In Davidsburgh v. Knickerbocker Life Ins. Co. (90 N.Y. 526, 529-530) the Court of Appeals said "The court could not acquire jurisdiction by consent and might, whenever its attention was called to the defect in the proceedings, refuse to exceed the powers conferred by the laws of its creation."Summary of this case from Gilbert v. Reynolds
Argued November 15, 1882
Decided December 15, 1882
Henry Wehle for appellant.
Henry W. Johnson for respondent.
It is conceded by the appellant's counsel that this action was commenced on the 19th of February, 1872. The question upon this appeal, therefore, is to be determined by the law in force at that time, viz.: The act of 1870 (Chap. 470), entitled "An act to increase the number of judges of the City Court of Brooklyn, and to regulate the civil and criminal jurisdiction thereof," and not under the Code of Civil Procedure, for that statute was not then in force, nor are its provisions made applicable to actions theretofore pending.
The appellant's difficulty is not with the cause of action. That originated in a fraud practiced by the defendant upon the plaintiff, and for the damages so occasioned he could at common law bring his action in any county, if the court had general jurisdiction, and although the City Court of Brooklyn is local in its character, its power extends in such a case over all persons and corporations found by its process within the city limits. But it appears by the record that although the defendant is a domestic corporation, it was neither established in that city nor did it there transact its general business. Therefore it is not within the description of corporations over which the act of 1870, supra (§ 2), extends the jurisdiction of the court. In that respect it is limited (Subd. 6) "to actions against corporations created under the laws of this State, and transacting their general business within the said city, or established by law therein." Nor is the appellant aided by subdivision 5 of section 2 (Act of 1870, supra), which confers jurisdiction in actions "where any of the defendants shall reside, or be personally served with the summons within the said city." A corporation may, in a certain sense, be said to reside in the place of its location, or at the place where its business is transacted, but if these words should be deemed applicable here, it is plain, from what has been already said, that neither condition has attached to the defendant, and we agree with the court below in the opinion that both clauses of this subdivision apply to natural persons, who may properly be said to reside in a particular place, or who may be there personally served, rather than to an artificial body which in fact has no personality.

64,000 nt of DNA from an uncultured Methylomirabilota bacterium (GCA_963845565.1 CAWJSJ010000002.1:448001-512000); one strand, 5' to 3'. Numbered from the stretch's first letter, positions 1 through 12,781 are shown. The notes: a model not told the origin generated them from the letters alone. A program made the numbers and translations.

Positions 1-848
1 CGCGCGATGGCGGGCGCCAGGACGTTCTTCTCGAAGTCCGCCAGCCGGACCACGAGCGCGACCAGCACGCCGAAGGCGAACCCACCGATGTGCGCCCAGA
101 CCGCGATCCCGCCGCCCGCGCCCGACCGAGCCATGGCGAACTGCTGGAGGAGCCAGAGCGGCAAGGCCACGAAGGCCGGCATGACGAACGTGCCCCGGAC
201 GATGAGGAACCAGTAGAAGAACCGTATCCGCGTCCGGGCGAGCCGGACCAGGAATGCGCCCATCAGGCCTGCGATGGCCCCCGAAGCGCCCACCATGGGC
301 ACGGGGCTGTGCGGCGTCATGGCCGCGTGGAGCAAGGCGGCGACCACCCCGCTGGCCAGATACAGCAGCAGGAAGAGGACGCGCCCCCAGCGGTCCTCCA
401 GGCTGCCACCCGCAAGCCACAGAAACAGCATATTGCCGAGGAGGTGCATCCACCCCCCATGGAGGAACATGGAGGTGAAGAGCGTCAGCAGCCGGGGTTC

It is, however, obvious that the object of all service was accomplished. The defendant was reached in a manner satisfactory to itself. It appeared generally in the action by its attorney, and in no manner before trial complained that it was not regularly in court, or that the court had not jurisdiction either over it, or the cause of action. Such appearance, the appellant contends, was equivalent to personal service of the summons, and that the defendant should be deemed to have waived irregularity in that respect, if any there were. This question was presented to the General Term of the City Court of Brooklyn in 1876, in the case of Brauneck v. Knickerbocker Life Ins. Co. (1 Abbott's New Cases, 393), and the court held, under circumstances similar to those before us, that the objection was well taken.
In Landers v. The Staten Island R.R. Co. ( 53 N.Y. 450), the action was brought in the City Court of Brooklyn to recover damages for the death of the plaintiff's intestate, alleged to have been caused by the negligence of the defendant. It appeared that the defendant had no office or place of business in Brooklyn. The summons and complaint were served in the city of New York. The court held that such service was insufficient to confer jurisdiction. There the defendant also appeared and answered, but set up the want of jurisdiction, and the court held the objection must prevail.
In the present case the defendant did not take the objection by its answer, but at the end of the plaintiff's case. The point of time does not seem material. The court could not acquire jurisdiction by consent, and might, whenever its attention was called to the defect in the proceedings, refuse to exceed the powers conferred by the law of its creation. There are, no doubt, many cases where the court having jurisdiction over the subject-matter may proceed against a defendant who voluntarily submits to its decision, but where the State prescribes conditions under which a court may act, those conditions cannot be dispensed with by litigants, for in such a case the particular condition or status of the defendant is made a jurisdictional fact. ( Risley v. Phenix Bank, 83 N.Y. 318, 337; 38 Am. Rep. 421; Wheelock v. Lee, 74 N.Y. 495; Hoag v. Lamont, 60 id. 96.)
The court below, therefore, committed no legal error in declining jurisdiction in this instance, and the judgment appealed from should be affirmed.
All concur, except TRACY, J., absent.